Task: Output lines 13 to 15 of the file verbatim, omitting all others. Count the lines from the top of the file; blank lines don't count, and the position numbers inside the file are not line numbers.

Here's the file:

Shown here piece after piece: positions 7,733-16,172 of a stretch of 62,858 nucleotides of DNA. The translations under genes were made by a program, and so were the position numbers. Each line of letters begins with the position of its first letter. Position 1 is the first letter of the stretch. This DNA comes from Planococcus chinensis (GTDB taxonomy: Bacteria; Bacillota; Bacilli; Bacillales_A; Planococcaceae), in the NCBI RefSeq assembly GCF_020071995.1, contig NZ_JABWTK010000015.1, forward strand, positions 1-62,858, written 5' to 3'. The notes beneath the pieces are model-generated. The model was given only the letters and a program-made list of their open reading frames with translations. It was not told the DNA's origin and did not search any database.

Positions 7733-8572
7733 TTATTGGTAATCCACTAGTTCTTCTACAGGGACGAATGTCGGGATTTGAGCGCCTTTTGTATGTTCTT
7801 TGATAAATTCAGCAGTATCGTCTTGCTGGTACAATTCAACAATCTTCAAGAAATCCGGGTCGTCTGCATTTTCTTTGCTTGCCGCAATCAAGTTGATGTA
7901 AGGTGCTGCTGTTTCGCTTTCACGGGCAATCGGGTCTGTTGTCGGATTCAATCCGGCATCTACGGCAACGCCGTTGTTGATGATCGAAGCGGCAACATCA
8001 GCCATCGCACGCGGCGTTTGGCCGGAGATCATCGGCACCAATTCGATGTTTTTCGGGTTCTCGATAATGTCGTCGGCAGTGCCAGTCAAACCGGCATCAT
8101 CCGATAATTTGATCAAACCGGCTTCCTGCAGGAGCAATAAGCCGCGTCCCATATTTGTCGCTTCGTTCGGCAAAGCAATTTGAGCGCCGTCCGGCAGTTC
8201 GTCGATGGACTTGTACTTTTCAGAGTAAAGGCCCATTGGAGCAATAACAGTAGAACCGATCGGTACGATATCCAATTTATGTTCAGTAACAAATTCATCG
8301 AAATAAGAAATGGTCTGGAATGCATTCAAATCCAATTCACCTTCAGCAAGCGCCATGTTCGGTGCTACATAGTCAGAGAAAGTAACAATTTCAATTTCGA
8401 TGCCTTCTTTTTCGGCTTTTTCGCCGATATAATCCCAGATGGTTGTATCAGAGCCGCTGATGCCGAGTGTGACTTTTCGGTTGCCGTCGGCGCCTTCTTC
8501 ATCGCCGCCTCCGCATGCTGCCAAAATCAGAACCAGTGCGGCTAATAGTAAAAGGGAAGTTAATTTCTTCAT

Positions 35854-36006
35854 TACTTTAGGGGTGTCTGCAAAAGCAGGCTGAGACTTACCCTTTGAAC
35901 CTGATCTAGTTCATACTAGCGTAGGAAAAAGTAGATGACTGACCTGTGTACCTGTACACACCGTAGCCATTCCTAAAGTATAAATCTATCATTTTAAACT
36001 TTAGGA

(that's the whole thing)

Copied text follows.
35854 TACTTTAGGGGTGTCTGCAAAAGCAGGCTGAGACTTACCCTTTGAAC
35901 CTGATCTAGTTCATACTAGCGTAGGAAAAAGTAGATGACTGACCTGTGTACCTGTACACACCGTAGCCATTCCTAAAGTATAAATCTATCATTTTAAACT
36001 TTAGGA